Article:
Your photos look about right for winter light, however, look at the vertical objects such as the mill chimney, the lamp posts and buildings. Are they straight or do they lean to the left or right? Were you trying to get this leaning effect, or did you not notice it when you composed the photograph?

As others have said, look at the composition... ask yourself what was your eye drawn to see when you took the photo, and then look at the photo and see if it shows what you saw? Then think about that next time you are out with your camera.

Look at the work of some experienced photographers that have taken photos of the streets and landscapes of Manchester, and if you think a photo looks better than yours then try to see why. What takes your eye, what makes those photos look good? Once you've learned to 'see' what makes a photograph good, then try to look for that when you are taking photos yourself. Learning to 'see' is probably the best suggestion I can give you if you want better looking photos. Don't expect amazing results right away, keep practicing and keep learning, and don't give up! (y)
 
Last edited:
Messages
4,288
Name
Terry
Edit My Images
Yes
#29
There's a secret that no one has mentioned so far. While many people are rightly proud of getting great straight-out-of-the-camera shots, most of us post-process our photos to bring out the contrast, colour, and sharpness. The reason for this is that unless you've got a large sensor in your camera, it won't be great at capturing contrast, colour, and sharpness. And in some conditions, even large-format cameras might struggle.

You didn't say if you're processing your photos or not, but if not, look at Adobe Lightroom, or On1 Photo Raw, or Luminar, or even something really simple like Snapseed (which I use on my iPad). If you want your photos to look good, make them look good.

You might also like to check out Understanding Exposure by Bryan Peterson. Getting your photos looking their best while still in your camera will give you a good head start when it comes to processing.

I think I mentioned RAW above.
 
Messages
4,982
Edit My Images
Yes
#30
As some others have remarked most of the photos are too "fussy", apart from the image on the wall - that is interesting and I would say keep that one and learn from the others.
BTW it takes many years to learn photography, and the learning phase, for most of us, never ends, which is what makes photography so challenging and addictive.
 
Messages
3,896
Name
Dominic
Edit My Images
Yes
#32
I have a Panasonic gx80 but shoot in raw format, so don't really take much interest in the jpeg picture/photo style that is produced by the camera. But it might be worthwhile for you to have a play around with the different styles your camera has and see which one is best suited to you. You can also manually adjust some of the settings yourself eg contrast, saturation, sharpness etc.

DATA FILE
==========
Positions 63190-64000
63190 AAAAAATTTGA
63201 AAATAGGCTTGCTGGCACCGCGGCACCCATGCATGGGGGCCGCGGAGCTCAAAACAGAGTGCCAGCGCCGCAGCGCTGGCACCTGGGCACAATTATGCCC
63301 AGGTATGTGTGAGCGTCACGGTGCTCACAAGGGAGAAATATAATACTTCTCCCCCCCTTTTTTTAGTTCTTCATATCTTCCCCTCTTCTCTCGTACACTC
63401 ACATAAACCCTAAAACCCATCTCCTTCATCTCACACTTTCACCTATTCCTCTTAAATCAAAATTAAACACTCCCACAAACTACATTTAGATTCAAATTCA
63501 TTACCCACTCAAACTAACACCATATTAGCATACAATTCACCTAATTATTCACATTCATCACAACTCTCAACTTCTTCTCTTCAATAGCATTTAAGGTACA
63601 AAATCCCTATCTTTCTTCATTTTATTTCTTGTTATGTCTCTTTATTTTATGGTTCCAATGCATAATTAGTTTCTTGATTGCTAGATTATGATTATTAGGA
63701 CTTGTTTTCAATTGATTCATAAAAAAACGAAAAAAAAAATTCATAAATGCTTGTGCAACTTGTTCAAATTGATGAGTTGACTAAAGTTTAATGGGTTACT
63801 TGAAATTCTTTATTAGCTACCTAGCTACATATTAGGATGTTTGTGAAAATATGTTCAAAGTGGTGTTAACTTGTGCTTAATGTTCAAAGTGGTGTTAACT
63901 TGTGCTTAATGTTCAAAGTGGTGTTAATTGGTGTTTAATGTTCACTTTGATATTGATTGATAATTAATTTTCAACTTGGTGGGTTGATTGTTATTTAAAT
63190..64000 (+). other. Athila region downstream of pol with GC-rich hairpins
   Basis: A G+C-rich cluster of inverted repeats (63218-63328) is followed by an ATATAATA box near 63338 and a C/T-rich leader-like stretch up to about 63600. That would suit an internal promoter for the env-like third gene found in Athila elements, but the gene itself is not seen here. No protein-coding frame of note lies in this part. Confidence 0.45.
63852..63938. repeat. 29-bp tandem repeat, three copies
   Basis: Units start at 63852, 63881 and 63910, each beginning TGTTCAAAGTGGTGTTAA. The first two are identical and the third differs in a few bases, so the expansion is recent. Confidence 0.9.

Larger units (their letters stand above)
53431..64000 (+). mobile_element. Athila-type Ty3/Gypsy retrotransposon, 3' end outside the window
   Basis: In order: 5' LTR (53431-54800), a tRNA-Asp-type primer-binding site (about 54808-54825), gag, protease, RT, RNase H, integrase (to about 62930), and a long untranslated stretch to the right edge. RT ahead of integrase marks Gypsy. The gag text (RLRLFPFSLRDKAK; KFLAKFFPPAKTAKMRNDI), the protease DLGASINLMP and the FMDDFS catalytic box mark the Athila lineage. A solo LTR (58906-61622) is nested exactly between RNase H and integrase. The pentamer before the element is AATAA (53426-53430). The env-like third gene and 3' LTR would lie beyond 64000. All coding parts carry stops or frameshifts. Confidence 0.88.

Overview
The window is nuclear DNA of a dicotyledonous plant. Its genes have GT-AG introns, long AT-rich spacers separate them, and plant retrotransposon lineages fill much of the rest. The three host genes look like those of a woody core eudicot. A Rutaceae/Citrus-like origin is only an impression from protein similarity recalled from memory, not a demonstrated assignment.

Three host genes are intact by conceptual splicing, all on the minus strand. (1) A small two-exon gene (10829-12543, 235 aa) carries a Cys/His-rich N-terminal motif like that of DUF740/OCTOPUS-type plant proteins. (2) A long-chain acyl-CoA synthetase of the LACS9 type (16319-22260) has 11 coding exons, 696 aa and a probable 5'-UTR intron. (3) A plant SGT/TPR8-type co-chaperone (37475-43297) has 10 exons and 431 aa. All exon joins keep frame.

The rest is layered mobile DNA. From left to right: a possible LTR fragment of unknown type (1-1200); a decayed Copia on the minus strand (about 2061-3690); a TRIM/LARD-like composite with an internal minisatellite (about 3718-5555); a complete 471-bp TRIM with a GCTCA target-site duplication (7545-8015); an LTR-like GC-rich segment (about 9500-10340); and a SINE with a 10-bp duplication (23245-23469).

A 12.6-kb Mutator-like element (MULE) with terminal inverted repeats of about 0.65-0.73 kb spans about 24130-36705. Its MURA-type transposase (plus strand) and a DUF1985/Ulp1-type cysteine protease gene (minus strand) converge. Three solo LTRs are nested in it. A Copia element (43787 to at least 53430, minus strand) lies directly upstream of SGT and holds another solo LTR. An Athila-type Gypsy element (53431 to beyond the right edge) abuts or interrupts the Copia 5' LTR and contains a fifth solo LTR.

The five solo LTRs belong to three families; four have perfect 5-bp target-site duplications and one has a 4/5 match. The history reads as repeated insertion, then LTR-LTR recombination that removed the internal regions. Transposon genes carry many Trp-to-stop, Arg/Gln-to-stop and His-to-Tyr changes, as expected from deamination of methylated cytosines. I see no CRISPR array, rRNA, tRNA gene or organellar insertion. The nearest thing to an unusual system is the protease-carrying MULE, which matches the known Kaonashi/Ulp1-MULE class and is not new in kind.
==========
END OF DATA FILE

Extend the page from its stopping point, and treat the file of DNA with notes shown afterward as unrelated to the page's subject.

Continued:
steve_lyt

Bottoms Up!
Messages
1,691
Name
steve lythgoe
Edit My Images
Yes
#33
As some others have remarked most of the photos are too "fussy", apart from the image on the wall - that is interesting and I would say keep that one and learn from the others.
BTW it takes many years to learn photography, and the learning phase, for most of us, never ends, which is what makes photography so challenging and addictive.
Very true , sometimes cropping or getting creative can make an image, when you take an image , look around for things that can distract you from what you are intending to photograph. Oberservation is an important part of photography3
 
Messages
2,035
Edit My Images
No
#34
Agree with Terry about using RAW. Most of the photos probably just need a bit of PP'ing (post processing). Flat days can be made to sparkle (a bit) with added contrast etc. Keep working at it, it will you some time to master it (if ever). Post here for constructive criticism...
 
Messages
1,069
Name
Jason
Edit My Images
No
#35
From my experience so far this is exactly what happens! Every time I go out for shooting hoping for cloudy day, it will be a bright sunny day, in Manchester, where this is rather very rare. Thanks for the good ideas!
I lived in Manchester for 4 years - it failed to precipitate in some form on 26 days during those 4 years :)

Around sunrise, around sunset, just ahead of an impending storm, just after one... long exposure shots of traffic, of trains, of streets full of people even...
 
OP
OP
J
Messages
18
Name
Zhivko
Edit My Images
No
#37
I lived in Manchester for 4 years - it failed to precipitate in some form on 26 days during those 4 years :)

Around sunrise, around sunset, just ahead of an impending storm, just after one... long exposure shots of traffic, of trains, of streets full of people even...
Thank You!
 
Messages
7,539
Name
David
Edit My Images
Yes
#38
All good advice above. (y)

Hi @jivko2 ... I was looking at your shots yesterday https://photos.app.goo.gl/f7U6weK5Qc3pHaKH9 and was thinking of offering some critique ... bottom cut-off point not right, too tight in the frame, no clear focal point, ..... then thought some more about things like the focal length and object distance (?). That 45-200mm is a powerful lens good for zooming in on relatively small subject, separating them from the distant background too. A wider-angle prime might prove better for city-scapes. The lumix 25mm is well worth owning if you don't have it already. It will mean getting yourself in closer, but that brings me to what I'm guessing is part of the problem you're facing .... I think you are reaching out too far for too much.
 
Last edited:
Top